National Museum of Women in the Arts in D.C. to Host “Magnetic Fields” Exhibition on October 13; 1st in U.S. of Abstract Art by Intergenerational Black Women Artists

Mildred Thompson, Magnetic Fields, 1991; Oil on canvas, triptych, 70 1/2 x 150 in.; Courtesy of the Mildred Thompson Estate, Atlanta, Georgia

by Lori Lakin Hutcherson (@lakinhutcherson)

A landmark exhibition of abstract paintings, sculptures and works on paper by 21 black women artists will be on view at the National Museum of Women in the Arts (NMWA) from Oct. 13, 2017–Jan. 21, 2018. Magnetic Fields: Expanding American Abstraction, 1960s to Today places the visual vocabularies of these artists in context with one another and within the larger history of abstraction. This exhibition celebrates those under-recognized artists who have been marginalized, and argues for their continuing contribution to the history and iconography of abstraction in the United States. Magnetic Fields is the first exhibition dedicated exclusively to the formal and historical dialogue of abstraction by black women artists.

Chakaia Booker, El Gato, 2001; Rubber tire and wood, 48 x 42 x 42 in.; Collection of the Kemper Museum of Contemporary Art, Bebe and Crosby Kemper Collection,; (Photo by E. G. Schempf)

From the brilliant colors and energetic brushwork of Alma Woodsey Thomas’s paintings to shredded tire sculptures by Chakaia Booker, works featured in this exhibition testify to the enduring ability of abstraction to convey both personal iconography and universal themes. The exhibition underscores the diversity of abstract art, which lies in its material construction and conceptual underpinnings, as well as in its practitioners.

Magnetic Fields features a range of works, including early and later career examples, several exhibited for the first time, and the long-awaited reappearance of iconic works such as Mavis Pusey’s large-scale painting Dejyqea (1970), featured in the Whitney Museum of American Art’s landmark 1971 exhibition Contemporary Black Artists in America.

“By highlighting each artist’s individual approach to materials, composition, color and content, Magnetic Fields creates a context for a lively and visual conversation among these artists,” said NMWA Director Susan Fisher Sterling. “The project also vigorously expands the art-historical narrative on post-war American abstract art. This exhibition shifts our attention to key practitioners who have not received their due, fostering a deeper appreciation of their accomplishments and asserting a new parity of value for their work.”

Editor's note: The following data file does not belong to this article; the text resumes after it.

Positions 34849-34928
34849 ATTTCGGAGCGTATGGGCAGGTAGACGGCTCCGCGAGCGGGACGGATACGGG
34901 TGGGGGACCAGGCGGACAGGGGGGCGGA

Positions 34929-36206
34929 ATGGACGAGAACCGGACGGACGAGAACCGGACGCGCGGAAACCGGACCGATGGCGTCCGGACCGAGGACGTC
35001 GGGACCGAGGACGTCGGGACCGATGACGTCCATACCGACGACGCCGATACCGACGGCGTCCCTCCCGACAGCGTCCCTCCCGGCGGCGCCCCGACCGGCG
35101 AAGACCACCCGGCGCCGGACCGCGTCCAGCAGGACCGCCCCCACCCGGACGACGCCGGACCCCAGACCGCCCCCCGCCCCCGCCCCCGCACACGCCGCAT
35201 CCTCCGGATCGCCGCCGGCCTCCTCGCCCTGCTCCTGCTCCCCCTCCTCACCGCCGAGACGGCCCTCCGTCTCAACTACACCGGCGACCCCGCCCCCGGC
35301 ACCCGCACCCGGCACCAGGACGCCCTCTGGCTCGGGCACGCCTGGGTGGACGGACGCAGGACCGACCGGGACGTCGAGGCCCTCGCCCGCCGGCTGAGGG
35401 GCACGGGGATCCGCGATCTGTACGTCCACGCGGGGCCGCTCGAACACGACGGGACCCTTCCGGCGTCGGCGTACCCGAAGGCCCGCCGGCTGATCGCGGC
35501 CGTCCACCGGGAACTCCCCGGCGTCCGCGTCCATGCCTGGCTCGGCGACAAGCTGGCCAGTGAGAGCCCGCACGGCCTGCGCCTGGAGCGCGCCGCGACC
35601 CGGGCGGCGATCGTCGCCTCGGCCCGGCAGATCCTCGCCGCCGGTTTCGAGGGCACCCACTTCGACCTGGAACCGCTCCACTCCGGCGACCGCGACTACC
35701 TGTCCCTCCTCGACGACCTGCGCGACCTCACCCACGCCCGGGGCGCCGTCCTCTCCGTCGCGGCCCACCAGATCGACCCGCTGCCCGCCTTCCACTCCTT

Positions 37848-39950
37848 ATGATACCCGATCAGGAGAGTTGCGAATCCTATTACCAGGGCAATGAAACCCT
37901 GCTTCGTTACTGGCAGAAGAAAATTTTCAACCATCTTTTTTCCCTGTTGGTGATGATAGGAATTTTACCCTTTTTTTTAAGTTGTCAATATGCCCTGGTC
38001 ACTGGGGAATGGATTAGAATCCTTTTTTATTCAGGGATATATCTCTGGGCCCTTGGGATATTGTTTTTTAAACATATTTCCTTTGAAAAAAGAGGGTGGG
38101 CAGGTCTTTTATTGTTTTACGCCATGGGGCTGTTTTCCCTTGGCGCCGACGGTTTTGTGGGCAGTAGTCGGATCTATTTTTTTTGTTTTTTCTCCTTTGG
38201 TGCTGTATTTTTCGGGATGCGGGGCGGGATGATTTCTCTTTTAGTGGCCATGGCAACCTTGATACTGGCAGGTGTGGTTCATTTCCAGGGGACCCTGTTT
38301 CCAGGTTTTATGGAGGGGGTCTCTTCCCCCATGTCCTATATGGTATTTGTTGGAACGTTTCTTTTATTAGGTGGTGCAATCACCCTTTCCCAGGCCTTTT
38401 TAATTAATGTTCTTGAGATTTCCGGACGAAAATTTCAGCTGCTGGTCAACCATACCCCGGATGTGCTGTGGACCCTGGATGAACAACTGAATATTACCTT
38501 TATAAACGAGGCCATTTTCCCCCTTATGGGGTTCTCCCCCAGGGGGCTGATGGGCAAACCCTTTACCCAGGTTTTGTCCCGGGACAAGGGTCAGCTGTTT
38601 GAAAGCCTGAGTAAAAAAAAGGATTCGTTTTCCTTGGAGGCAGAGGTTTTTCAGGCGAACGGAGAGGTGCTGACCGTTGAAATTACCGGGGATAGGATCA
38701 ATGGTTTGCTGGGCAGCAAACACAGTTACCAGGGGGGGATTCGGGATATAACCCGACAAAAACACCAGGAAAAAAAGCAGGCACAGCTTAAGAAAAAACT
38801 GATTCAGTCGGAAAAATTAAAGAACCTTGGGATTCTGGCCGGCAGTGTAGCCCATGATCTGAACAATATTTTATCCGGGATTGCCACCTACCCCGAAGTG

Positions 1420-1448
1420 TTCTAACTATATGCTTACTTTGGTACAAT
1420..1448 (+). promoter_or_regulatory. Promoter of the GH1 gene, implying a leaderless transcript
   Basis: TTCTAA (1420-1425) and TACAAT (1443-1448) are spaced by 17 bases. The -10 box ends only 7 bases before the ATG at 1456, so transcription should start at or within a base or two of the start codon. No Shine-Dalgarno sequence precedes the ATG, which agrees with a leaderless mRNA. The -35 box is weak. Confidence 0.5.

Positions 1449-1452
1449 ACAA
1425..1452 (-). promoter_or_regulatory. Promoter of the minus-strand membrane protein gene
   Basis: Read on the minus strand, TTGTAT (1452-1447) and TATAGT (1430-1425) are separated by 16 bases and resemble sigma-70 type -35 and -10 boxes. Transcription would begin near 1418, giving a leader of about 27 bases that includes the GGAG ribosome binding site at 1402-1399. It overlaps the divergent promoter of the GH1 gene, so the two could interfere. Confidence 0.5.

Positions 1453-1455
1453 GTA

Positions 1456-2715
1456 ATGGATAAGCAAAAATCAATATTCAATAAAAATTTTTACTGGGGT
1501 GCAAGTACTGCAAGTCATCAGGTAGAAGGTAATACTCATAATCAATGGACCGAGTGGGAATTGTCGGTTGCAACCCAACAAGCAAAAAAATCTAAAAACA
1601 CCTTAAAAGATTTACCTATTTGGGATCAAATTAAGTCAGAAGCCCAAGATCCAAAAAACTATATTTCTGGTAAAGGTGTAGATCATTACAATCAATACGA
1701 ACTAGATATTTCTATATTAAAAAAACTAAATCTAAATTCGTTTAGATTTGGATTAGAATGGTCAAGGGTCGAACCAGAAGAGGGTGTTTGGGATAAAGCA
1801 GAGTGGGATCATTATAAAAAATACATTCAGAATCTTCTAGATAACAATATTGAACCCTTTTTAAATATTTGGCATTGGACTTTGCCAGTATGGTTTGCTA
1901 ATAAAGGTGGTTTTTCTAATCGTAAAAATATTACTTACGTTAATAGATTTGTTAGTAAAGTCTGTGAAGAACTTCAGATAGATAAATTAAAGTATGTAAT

Magnetic Fields also pays tribute to the lived experience of each of the featured artists who have come individually to pursue abstraction, disrupting the presumption that only figurative works can convey personal experience. Collectively, work by the select group of prolific creators, born between 1891 and 1981, represents a range of approaches rooted in Abstract Expressionism, Color Field painting and Minimalism, with emphasis on process, materiality, innovation and experimentation. The artists in the exhibition are:

  • Alma Woodsey Thomas, Orion, 1973; Acrylic on canvas, 59 3/4 x 54 in.; Courtesy of the National Museum of Women in the Arts, Gift of Wallace and Wilhelmina Holladay (Photo by Lee Stalsworth)

    Candida Alvarez (b. 1955)

  • Chakaia Booker (b. 1953)
  • Betty Blayton (b. 1937, d. 2016)
  • Lilian Thomas Burwell (b. 1927)
  • Nanette Carter (b. 1954)
  • Barbara Chase-Riboud (b. 1939)
  • Deborah Dancy (b. 1949)
  • Abigail DeVille (b. 1981)
  • Maren Hassinger (b. 1947)
  • Jennie C. Jones (b. 1968)
  • Evangeline “EJ” Montgomery (b. 1930)
  • Mary Lovelace O’Neal (b. 1942)
  • Howardena Pindell (b. 1943)
  • Mavis Pusey (b. 1928)
  • Shinique Smith (b. 1971)
  • Gilda Snowden (b. 1954, d. 2014)
  • Sylvia Snowden (b. 1942)
  • Kianja Strobert (b. 1980)
  • Alma Woodsey Thomas (b. 1891, d. 1978)
  • Mildred Thompson (b. 1936, d. 2003)
  • Brenna Youngblood (b. 1979)

“As curators, we are honored to present this incredible, intergenerational group of artists,” stated co-curators Erin Dziedzic and Melissa Messina. “This exhibition is intended to be a platform to further their visibility, as well as to generate more inclusive conversations about the history of American abstraction that consider the accomplishments and contributions of women artists of color going forward.” Continue reading